CAPE TOWN ART FAIR
Overlooked African artists get time in the spotlight
The friction between local, continental and international identities plays out in interesting ways at the Cape Town Art Fair, writes Mary Corrigall
If you encountered one of Jason Bronkhorst’s subjects in a park, you would head off in the opposite direction, scooping up your poodle and keeping it close to your chest. With small eyes, large ears and pointy teeth, they look like vicious bull terriers.
Yet, "people were fighting over his paintings", says MJ Turpin, artist and gallerist, recalling the demand for Bronkhorst’s art at the Kalashnikovv Gallery’s stand at the Cape Town Art Fair in 2016.
This year’s fair opens to the public on Friday at the Cape Town International Convention Centre.
Turpin and Matthew Dean, his partner in the gallery, were surprised and excited by the interest in the disordered-looking pink-faced subjects of Bronkhorst’s. There isn’t much cultural cachet attached to white men — unless they are "trans" or albino — even though they appear to still rule the world and the annual billionaire rich lists.
Turpin and Dean are regarded as the new vanguard in edgy young art, but they are guided by sales, not fashionable attitudes. For this reason, they will pack new Bronkhorst paintings in their van before hitting the highway to Cape Town.
And 34 other commercial galleries participating in this annual art fair are also hoping that they will show the art that sells this year.
This is what makes art fairs predictable. Goodman will show William Kentridge. Stevenson will rely on Zander Blom, Wim Botha, Penny Siopis and Moshekwa Langa. Blank Projects has a star in Igshaan Adams – hip-hop star Usher bought his work at a New York fair.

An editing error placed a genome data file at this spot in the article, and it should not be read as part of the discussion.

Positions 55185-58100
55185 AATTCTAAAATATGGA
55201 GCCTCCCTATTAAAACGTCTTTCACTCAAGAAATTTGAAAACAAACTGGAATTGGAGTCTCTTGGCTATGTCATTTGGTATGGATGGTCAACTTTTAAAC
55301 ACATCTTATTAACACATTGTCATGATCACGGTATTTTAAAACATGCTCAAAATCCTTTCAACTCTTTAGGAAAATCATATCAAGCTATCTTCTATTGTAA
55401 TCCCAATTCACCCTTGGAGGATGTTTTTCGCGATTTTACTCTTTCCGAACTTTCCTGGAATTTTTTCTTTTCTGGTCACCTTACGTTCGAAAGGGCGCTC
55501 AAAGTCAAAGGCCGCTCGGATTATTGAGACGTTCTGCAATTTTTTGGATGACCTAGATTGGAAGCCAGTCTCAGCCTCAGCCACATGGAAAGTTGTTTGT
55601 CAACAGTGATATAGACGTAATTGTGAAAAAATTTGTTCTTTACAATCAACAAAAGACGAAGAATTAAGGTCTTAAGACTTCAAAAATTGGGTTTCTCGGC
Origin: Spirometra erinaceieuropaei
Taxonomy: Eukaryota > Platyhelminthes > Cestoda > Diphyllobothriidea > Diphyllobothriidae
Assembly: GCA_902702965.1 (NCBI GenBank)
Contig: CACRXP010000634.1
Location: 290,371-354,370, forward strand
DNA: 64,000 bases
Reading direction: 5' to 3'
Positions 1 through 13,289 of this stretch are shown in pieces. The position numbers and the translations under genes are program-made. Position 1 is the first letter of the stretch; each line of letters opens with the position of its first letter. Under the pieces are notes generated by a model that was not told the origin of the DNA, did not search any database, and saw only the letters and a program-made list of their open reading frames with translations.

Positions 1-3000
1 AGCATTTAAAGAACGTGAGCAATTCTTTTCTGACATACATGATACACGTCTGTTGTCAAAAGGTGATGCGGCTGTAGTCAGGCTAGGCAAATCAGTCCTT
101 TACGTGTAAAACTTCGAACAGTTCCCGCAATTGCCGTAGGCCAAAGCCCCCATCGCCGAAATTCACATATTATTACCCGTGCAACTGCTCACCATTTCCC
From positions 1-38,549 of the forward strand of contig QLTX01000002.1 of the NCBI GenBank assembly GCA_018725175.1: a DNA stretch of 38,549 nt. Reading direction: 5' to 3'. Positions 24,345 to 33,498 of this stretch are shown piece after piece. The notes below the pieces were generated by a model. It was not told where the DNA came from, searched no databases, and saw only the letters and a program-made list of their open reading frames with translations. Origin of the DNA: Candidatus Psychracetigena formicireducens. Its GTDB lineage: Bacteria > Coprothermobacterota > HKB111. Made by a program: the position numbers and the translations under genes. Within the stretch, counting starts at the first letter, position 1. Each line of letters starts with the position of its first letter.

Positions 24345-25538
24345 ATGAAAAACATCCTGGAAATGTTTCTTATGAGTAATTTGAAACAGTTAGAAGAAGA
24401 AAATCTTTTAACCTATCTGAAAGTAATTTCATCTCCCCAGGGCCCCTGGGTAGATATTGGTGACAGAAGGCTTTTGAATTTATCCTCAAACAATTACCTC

Smac Gallery has Ed Young, Cyrus Kabiru and Jody Paulsen, whose recent solo exhibition at the Cape Town gallery had the chattering classes lamenting that they had maxed out their credit cards before the opening.
The Everard Read Circa franchise will have a stand brimming with their usual eclectic mix of art for any taste. A 3m-tall sculpture by Brett Murray of a double bull titled Again, will be a talking point at their stand.
The Cape Town Art Fair will occupy more space than last year, suggesting that the market for art is expanding. But its new curator, Tumelo Mosaka, insists that the art fair model in SA is a hybrid one.
There will be several stands by noncommercial entities such as museums that this year will include the Zeitz Museum of Contemporary African Art that is due to open in September.
Mosaka dreams of expanding the fair’s parochial purview. "I would like other cultural institutions outside SA to come to it, but they don’t have any money. We can offer a platform, but they need the resources to use it. We need more fundraising."
His outlook on African art will be on display on the Today’s Tomorrow stand, a platform for emerging artists from the continent. The emerging title is a little bit of a stretch — Tanya Poole is a lecturer in the field who guides emerging talent. Joël Andrianomearisoa from Madagascar has enjoyed a decade-long international career and Serge Attukwei Clottey also has a name on the world stage.
But the fair has grown substantially since last year, with more artists and works, becoming a portal for art from the continent. Researchers studying the global art market and tracking the rise of emerging markets show that African contemporary art sits at the bottom of the pile. Sales of art produced by artists in Latin America and Russia outstrip those from Africa.
The friction between local, continental and international identities, real and perceived, plays out in interesting ways at this art fair, due to its setting and the nationality of the organisers — Fiera Milano, an Italian company — and the audience it attracts. What is certain is that sales define this event and who will show again next year.
The Cape Town Art Fair is at the Cape Town International Conference Centre from February 17 to 19.